Wednesday, March 23, 2011

Review: March by Geraldine Brooks


Author: Geraldine Brooks
Publisher/Format: BBC Audiobooks America, , 10 hrs 21 minutes
Narrator: Richard Easton  
Also read as Ebook: Penguin Books, 267 pages
Characters: Robert March, Marmee, Grace Clement
Subject: Treatment of "contraband" slaves during the American Civil War
Genre: Historical fiction
Source: Public library for both versions

I suspect that the majority of the women who learned to read in the past 100 years have read Louisa May Alcott's Little Women.  Geraldine Brooks was one of them, and using the framework provided by LMA she has written the fictional tale of "Mr. March"-- the absent father of the family, who went off to minister to Union troops during the Civil War.  Bronson Alcott, Louisa's father, was a "radical, even by the yardstick of nineteenth-century New England...He recorded his own life in sixty-one journals, and his letters fill thirty-seven manuscript volumes in the Harvard College Library." (pg. 252), providing Brooks with copious inspiration.

Brooks gives us a man who is a selfish vegetarian, whose stand on principles often cost people's lives, who is definitely NOT the daddy that appears in Little Women.  We are given gruesome battle scenes, murders, torture, and all the inhumanity man can inflict upon his fellow human beings. We also see "Marmee", (was that really her name?) when she comes to DC to minister to her husband in an Army hospital (as portrayed in Alcott's original story), but it is really the character of the slave Grace Clement who is the strong woman in the story.  The book includes Brooks' notes on other sources she used to concoct the story, from medical texts to autobiographies.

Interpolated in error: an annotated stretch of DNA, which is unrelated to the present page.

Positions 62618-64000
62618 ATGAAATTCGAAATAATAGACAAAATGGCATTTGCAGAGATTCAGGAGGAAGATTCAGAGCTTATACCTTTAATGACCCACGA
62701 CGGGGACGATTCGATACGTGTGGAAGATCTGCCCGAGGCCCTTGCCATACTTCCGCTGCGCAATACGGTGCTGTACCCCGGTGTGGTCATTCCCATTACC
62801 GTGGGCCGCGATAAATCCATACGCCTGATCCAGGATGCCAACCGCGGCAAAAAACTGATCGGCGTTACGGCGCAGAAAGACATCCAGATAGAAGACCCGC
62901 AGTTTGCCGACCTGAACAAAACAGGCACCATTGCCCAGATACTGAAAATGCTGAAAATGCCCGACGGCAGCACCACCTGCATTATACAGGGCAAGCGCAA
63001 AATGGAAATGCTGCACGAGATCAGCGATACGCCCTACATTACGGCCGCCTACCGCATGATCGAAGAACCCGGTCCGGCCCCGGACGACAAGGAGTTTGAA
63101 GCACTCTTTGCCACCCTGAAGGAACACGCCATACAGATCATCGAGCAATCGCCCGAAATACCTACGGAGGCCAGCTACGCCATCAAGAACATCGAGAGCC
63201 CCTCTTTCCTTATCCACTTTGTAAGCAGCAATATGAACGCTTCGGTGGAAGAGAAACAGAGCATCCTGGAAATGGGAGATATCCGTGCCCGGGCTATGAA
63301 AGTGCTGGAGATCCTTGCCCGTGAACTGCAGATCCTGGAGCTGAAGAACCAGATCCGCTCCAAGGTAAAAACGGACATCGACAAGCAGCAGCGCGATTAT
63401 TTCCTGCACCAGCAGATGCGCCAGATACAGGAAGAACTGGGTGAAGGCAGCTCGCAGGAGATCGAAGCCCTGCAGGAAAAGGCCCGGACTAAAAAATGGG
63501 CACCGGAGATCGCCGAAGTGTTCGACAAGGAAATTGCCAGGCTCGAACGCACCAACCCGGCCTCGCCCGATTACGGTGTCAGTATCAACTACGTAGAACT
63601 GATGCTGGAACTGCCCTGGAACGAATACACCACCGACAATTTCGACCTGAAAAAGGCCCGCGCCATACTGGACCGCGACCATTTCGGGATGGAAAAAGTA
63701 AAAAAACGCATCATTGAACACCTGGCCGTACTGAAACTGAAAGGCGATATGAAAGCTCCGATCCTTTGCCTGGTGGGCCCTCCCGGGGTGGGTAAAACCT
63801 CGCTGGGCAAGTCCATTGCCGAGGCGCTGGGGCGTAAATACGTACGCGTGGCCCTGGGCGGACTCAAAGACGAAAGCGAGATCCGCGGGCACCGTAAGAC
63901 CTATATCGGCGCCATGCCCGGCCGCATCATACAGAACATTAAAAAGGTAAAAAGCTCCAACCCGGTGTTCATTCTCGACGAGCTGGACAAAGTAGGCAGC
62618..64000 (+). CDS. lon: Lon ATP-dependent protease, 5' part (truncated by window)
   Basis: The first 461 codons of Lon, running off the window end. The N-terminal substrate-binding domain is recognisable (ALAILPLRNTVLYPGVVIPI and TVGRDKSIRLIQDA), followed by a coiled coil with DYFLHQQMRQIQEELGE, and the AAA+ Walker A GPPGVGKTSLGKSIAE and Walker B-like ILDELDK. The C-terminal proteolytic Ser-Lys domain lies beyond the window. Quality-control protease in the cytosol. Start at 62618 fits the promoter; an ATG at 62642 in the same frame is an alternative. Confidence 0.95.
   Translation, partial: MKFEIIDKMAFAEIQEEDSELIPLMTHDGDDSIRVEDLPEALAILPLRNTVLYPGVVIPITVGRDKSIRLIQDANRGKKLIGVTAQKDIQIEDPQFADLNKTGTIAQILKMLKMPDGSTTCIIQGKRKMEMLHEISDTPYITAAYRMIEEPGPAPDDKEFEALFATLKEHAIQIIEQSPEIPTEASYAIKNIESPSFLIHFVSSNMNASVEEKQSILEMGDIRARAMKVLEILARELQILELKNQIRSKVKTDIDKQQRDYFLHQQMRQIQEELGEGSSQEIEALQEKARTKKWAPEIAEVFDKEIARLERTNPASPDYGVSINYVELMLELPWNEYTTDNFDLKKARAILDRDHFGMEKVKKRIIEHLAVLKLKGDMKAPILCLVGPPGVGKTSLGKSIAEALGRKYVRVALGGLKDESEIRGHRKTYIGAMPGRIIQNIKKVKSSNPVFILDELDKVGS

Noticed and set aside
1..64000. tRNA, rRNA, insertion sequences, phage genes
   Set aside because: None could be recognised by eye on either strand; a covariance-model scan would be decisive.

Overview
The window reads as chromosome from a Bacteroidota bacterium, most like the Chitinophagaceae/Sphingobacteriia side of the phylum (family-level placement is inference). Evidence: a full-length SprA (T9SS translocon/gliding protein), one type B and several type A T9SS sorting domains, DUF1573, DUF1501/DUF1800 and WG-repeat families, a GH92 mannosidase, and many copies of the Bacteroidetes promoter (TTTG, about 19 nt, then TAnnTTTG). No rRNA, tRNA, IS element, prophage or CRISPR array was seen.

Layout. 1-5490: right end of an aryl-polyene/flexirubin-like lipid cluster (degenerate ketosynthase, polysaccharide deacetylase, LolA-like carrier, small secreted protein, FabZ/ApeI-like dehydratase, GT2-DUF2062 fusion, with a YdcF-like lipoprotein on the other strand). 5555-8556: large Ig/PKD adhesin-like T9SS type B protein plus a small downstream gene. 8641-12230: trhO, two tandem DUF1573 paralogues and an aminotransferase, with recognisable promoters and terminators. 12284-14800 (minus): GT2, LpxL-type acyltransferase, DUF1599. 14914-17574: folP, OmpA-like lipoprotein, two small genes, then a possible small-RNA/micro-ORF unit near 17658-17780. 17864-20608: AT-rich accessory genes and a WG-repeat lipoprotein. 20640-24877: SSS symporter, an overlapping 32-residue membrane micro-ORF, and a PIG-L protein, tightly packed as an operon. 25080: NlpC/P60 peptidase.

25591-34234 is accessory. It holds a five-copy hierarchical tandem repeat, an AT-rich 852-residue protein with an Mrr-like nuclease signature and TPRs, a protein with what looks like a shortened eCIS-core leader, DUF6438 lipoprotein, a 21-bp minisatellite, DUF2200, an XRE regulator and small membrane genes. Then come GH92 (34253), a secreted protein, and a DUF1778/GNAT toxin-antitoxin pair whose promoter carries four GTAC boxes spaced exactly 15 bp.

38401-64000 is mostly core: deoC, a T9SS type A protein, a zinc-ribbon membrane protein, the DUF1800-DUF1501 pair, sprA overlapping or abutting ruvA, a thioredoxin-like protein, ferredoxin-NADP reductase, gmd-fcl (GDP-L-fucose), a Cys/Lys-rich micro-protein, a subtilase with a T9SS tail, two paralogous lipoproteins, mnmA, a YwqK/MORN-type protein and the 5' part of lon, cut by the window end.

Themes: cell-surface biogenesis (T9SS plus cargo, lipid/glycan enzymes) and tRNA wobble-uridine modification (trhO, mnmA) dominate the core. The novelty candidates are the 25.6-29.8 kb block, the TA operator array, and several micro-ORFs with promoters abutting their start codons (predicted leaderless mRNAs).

It's a well-written story, perhaps even deserving the Pulitzer Prize it won (I'm not qualified as a literature critic to make that call), but I fail to see what it really has to do with Little Women, and in the end,  I almost feel that it demeans Louise May Alcott's work by trying to hang this story on hers.  This March person, by Brooks' own admission, has only his radical views in common with Bronson Alcott, for instance Alcott was not a clergyman, did not go south during the War, and was not at any of the battle depicted in the book. Yes it was fiction, yes it departed from known facts, but I'd have preferred a totally fictional story that could have stood on its own.


  1. I have to agree that I don't like the idea that the book seems to try to latch on to Alcott, and the fame of LW, but in no way stays true to the book.

  2. I had this book on my tbr list but I'm re-thinking that. Not too sure I'm up for gruesome scenes and torture. Brooks's People of the Book was a good story but some of the plot set during the inquisition was tough reading for me.

  3. I don't know. This kind of strikes me as lazy writing - taking a LMA character but then giving him a history and qualities he didn't have. Trying to capture LMA fans I suppose. Not on my list.

  4. I haven't read this book because some of my friends warned me off of it. Seeing your review just confirms my decision.


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